Making Meaningful Donations

I had the idea for this blog post over a month ago and meant to write it then, but things have been busy at CharityScenes. Not to mention, I have a full time job, which is... well... a full time job! All work and no play has left a few extra bucks in my pocket, so while donating my time is difficult right now, I can definitely find a few minutes to write a check or click a button. I can feel pretty good about it, too; cash donations are often the most needed and impactful way to contribute.

That said, as a donor, it’s okay to be critical and ask questions to ensure your hard earned money will be put to good use. Some non-profits are just better at this than others. Today’s post will highlight some great resources that help ensure your change ($) goes towards real change (<3)!

Let’s say you want to donate to the American Red Cross. Search "Red Cross" on CharityNavigator and a detailed profile of the non-profit will tell you the amount per dollar that goes toward programs & services ($0.90 at Red Cross – nice work!), how much goes toward administrative expenses like salaries or office space ($0.04), and how much goes toward raising more money ($0.06). You can also check out who else is donating (private grants, government funding, etc.), how money is spent (financial statements), and more. If you’re unsatisfied with the information you find, CharityNavigator makes it easy to check out charities similar to the one you just searched, or you can browse curated lists.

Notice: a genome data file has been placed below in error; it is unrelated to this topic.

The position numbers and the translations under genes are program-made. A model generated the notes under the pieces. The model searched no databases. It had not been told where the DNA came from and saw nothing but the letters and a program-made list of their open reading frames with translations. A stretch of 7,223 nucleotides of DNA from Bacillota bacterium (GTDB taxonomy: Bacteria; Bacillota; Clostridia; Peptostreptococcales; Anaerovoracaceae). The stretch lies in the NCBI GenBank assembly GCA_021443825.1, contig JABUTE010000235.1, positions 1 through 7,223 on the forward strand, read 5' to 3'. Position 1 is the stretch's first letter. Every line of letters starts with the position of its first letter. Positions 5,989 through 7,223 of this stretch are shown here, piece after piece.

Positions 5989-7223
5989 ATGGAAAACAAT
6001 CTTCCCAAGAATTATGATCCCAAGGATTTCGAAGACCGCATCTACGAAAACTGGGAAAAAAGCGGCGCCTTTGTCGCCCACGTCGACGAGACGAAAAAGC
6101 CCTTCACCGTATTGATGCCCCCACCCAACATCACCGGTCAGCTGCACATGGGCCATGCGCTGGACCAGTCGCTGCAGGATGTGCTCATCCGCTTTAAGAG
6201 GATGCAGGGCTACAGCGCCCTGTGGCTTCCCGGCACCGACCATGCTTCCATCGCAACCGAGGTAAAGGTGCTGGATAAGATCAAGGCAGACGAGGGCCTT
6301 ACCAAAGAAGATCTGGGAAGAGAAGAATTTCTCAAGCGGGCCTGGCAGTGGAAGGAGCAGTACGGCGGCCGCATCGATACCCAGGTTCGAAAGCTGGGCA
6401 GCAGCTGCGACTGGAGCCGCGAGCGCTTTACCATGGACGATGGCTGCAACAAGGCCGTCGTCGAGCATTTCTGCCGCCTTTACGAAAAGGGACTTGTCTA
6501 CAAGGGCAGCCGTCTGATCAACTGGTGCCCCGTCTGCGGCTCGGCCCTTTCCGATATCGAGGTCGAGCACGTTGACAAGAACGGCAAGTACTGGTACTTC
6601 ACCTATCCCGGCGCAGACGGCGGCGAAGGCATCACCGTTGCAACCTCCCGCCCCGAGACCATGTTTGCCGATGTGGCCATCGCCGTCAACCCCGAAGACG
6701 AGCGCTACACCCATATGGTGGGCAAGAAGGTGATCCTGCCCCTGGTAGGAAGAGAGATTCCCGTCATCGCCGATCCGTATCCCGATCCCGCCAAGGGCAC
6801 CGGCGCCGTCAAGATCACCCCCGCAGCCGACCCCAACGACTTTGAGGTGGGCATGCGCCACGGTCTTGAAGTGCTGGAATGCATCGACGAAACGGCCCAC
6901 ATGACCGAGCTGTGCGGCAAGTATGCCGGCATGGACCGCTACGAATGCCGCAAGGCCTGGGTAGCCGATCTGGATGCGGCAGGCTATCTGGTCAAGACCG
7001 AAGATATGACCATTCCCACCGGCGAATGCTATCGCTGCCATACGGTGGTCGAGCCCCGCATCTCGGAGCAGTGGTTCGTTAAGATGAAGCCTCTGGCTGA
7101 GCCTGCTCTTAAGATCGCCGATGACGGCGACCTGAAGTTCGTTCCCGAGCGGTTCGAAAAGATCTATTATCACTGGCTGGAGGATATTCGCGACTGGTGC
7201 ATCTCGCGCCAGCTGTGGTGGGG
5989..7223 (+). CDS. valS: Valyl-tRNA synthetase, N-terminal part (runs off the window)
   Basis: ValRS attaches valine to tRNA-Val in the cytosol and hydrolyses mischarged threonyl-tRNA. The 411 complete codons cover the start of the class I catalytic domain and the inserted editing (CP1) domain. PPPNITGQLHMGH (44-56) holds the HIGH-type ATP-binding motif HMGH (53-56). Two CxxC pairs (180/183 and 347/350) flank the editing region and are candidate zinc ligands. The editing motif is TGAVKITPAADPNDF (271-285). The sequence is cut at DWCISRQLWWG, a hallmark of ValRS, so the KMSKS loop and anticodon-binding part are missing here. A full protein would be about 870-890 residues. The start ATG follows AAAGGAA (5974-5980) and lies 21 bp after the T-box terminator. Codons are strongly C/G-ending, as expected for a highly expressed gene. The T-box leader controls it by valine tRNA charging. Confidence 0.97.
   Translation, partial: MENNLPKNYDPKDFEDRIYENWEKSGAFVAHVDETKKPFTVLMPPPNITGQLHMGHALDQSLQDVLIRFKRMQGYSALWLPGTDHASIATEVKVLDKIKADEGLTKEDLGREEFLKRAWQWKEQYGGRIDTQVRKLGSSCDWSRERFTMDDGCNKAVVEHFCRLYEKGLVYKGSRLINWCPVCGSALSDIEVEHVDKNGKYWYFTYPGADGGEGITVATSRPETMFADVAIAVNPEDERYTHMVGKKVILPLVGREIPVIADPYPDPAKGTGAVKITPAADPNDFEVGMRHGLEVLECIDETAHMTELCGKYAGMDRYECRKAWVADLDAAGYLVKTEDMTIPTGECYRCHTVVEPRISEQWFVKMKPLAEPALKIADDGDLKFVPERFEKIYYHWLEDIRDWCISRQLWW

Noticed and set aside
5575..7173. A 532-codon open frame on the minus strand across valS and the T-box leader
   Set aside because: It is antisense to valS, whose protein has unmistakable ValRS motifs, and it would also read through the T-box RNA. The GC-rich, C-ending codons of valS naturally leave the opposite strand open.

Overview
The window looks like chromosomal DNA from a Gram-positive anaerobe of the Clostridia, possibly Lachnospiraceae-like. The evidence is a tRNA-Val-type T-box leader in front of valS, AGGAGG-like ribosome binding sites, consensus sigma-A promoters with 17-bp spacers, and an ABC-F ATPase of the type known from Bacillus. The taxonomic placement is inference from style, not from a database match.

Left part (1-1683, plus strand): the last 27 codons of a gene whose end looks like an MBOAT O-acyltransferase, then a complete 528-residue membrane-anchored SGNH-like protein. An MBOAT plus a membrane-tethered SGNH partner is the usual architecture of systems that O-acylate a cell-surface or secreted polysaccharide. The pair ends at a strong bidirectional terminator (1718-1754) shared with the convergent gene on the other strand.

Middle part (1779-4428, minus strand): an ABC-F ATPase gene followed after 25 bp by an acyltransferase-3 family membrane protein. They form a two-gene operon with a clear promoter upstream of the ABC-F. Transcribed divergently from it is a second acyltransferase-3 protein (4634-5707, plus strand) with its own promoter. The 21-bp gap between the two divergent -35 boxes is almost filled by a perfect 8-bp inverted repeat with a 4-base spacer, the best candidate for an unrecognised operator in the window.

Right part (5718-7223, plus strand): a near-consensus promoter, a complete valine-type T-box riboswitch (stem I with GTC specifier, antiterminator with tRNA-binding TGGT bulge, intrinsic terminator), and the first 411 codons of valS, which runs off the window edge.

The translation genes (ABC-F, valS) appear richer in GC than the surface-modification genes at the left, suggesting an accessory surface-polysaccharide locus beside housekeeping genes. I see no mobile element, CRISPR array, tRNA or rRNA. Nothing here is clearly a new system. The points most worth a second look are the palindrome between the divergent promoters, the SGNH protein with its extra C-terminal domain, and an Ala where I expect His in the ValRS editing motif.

Similar to CharityNavigator, GuideStar provides a third party assessment of different charities. Unlike CharityNavigator, GuideStar offers in-depth background and evaluation information for larger charities to help you better understand how their numbers add up. Figures don’t look as strong as you hoped? There may be a reasonable explanation. GuideStar fills in those gaps so you can feel good about the trajectory of the organization and how your dollars will be spent going forward. 

Still not sure where to start? hosts a blog called Immediate Needs that features one story a month on giving to a particular cause. For example, diabetes is a national epidemic; Immediate Needs will highlight key points and background information with helpful insight, then serves up multiple options to which you can direct your resources (e.g. the American Diabetes Association, the Diabetes Research Institute, or the Joslin Diabetes Center).

Another place to start is your own backyard. Network for Good has a great search function that allows searching by zip code, so you can find a local organization to support and then read up on their activities. & CharityScenes

We wouldn’t be doing right by our own boards to ignore the fact that you can browse either site to find great non-profits with devoted young professional supporters in Chicago. Click through to associate board sites and find the “donate” button, or show financial support by making a donation to a fundraiser, even if you can’t attend.


So you’ve checked out the sites, donated your money and now you’re tight on cash? There’s still more you can do! Stay tuned for our next blog post to learn how to donate clothes, furniture, and other goods.